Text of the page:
CDC Backs Wider Smallpox Vaccination
Officials Expand Scope of Original Recommendations
Oct. 16, 2002 -- A CDC advisory panel today expanded its previous smallpox vaccination recommendations. Under the new plan, about half a million hospital workers would be inoculated, followed by 10 million emergency response workers, and finally, the general public, according to published reports.
This latest recommendation comes closer to the Bush administration's initial proposal to vaccinate the entire U.S. population.
Initially, the committee recommended the vaccine only for certain high-risk groups including doctors, nurses, infectious disease investigators, and law enforcement officials -- the "first responders" to bioterrorism.
Smallpox was declared eradicated worldwide more than 20 years ago, due largely, if not entirely, to wide-scale vaccination. Today, the virus is known to exist in only two places -- laboratories in Atlanta and Russia.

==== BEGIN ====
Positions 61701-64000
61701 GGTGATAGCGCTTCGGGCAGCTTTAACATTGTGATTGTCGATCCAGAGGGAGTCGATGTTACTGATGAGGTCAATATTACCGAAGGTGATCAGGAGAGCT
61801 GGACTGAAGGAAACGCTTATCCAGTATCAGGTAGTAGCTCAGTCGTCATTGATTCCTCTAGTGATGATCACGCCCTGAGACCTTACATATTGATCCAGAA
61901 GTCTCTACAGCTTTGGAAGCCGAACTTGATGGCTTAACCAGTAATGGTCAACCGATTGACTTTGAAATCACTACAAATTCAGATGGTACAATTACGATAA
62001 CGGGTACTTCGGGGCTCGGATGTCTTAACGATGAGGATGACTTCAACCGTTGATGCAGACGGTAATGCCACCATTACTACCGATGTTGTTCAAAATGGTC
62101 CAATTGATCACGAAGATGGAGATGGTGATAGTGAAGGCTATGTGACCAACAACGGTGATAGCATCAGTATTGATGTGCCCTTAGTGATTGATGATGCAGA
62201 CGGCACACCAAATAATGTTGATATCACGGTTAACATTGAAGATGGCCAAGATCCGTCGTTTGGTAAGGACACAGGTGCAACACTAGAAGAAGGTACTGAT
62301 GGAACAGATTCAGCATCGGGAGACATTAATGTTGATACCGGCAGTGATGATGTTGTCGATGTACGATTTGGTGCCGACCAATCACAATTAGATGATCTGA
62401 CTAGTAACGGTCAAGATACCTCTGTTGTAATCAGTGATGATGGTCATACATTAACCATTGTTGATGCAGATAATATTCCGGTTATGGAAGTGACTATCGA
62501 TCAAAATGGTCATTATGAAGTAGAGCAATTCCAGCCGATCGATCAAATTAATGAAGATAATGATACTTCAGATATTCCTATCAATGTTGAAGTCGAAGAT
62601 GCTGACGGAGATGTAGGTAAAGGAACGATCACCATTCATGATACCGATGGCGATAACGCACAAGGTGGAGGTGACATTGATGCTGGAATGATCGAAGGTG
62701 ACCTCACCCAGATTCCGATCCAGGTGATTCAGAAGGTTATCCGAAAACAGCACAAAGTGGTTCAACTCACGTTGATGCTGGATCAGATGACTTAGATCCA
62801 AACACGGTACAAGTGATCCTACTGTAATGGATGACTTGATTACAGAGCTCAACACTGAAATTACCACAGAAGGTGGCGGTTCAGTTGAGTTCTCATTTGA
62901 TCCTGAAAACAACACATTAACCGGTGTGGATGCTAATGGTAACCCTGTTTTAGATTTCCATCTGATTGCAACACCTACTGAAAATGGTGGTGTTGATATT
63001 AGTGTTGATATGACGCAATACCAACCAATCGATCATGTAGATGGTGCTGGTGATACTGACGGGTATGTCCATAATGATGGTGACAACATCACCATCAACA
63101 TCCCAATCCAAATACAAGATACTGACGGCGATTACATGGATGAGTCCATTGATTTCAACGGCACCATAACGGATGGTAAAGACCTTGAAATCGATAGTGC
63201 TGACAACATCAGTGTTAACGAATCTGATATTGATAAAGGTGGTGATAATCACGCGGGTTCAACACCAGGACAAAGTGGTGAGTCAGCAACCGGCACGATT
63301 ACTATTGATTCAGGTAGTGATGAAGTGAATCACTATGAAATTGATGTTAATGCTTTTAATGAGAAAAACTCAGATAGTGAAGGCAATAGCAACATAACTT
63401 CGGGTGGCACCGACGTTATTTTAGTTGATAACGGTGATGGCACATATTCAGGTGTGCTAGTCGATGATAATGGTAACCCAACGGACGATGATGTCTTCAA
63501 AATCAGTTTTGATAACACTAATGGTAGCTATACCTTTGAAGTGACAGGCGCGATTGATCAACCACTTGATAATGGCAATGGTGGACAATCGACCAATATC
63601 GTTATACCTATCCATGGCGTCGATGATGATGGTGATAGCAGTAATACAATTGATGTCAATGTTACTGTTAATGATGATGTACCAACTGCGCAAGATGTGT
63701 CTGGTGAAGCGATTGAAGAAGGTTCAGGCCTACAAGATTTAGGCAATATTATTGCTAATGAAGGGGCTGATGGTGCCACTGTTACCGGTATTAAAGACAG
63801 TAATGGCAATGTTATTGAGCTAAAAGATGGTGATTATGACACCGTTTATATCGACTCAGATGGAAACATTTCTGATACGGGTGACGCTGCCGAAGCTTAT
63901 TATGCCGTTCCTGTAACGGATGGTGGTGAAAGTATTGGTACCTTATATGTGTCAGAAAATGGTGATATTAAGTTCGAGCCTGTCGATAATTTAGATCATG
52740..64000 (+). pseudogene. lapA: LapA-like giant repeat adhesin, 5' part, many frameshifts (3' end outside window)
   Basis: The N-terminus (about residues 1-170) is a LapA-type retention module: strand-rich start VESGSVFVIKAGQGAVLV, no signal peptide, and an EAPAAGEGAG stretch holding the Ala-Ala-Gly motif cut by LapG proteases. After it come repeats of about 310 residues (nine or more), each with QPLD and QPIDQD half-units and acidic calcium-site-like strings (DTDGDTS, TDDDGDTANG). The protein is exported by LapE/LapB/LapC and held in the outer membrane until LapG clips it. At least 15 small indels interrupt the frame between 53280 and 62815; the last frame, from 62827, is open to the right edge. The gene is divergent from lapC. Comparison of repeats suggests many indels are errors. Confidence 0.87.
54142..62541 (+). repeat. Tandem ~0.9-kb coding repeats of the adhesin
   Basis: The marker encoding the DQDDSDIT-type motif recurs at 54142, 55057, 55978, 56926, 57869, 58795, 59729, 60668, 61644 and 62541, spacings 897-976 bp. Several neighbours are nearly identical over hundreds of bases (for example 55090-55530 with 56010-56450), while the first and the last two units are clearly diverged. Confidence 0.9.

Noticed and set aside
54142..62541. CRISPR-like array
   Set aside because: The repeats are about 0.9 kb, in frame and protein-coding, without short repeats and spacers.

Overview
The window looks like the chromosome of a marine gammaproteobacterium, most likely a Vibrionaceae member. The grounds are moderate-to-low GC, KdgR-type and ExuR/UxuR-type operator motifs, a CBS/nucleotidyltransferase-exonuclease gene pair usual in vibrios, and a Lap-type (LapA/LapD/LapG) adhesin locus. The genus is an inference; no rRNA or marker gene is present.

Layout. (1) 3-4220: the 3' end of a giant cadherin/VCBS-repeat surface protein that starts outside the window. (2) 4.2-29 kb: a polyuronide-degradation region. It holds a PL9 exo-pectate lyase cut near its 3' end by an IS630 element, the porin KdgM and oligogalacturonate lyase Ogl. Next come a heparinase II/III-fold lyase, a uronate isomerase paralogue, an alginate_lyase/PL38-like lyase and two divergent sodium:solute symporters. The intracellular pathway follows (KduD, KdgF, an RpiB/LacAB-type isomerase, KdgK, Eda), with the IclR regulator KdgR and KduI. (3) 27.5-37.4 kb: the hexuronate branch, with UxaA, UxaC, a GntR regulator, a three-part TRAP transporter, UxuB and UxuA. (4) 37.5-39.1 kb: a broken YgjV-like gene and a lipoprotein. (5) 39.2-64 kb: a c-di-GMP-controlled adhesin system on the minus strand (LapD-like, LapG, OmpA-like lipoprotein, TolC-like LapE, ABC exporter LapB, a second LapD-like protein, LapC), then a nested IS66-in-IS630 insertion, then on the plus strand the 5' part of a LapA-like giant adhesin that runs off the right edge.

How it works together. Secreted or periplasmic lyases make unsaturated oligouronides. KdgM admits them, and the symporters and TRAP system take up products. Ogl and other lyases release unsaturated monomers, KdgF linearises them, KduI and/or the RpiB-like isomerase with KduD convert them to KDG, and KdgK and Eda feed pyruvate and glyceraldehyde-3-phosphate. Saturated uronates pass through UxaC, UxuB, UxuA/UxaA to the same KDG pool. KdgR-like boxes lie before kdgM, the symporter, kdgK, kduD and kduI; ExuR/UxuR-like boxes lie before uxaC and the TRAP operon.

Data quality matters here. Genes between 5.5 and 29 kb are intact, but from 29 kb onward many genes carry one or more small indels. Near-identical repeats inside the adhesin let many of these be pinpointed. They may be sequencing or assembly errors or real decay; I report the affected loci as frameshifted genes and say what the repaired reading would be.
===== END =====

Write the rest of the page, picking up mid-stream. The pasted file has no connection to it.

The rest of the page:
But since Sept. 11 and the anthrax attacks, bioterrorism has become a terrifyingly real possibility. And now, with war looming in Iraq, our collective fear has come to a head. So has our need to prepare for the worst.
There is no effective treatment for smallpox. Though most infected people recover, the virus is deadly in about 30% of cases. But if given up to four days after exposure to the virus, the vaccine can lessen the severity of illness or even prevent it entirely, according to the CDC.
Based on additional study and feedback from experts, the CDC panel voted eight to one for the newer, more widespread vaccination plan. But according to dissenting committee member Paul Offitt, MD, of Children's Hospital of Philadelphia, the risks of vaccination still outweigh the potential benefits.
"We're thinking of immunizing 500,000 people in a country for a disease that is still theoretical," he tells the Associated Press in a news release. "We haven't seen a case of smallpox on this planet for 25 years. If there's not a case of smallpox, we will be doing more harm than good."
That harm includes more than just side effects, which range from rashes to brain swelling. In fact, CDC officials expect two out of every 1 million people inoculated to die as a direct result of vaccination. In other words, if every American got vaccinated, 300-500 would die. The risk of side effects is greatest in children and people with certain immune system problems, including eczema and AIDS. -->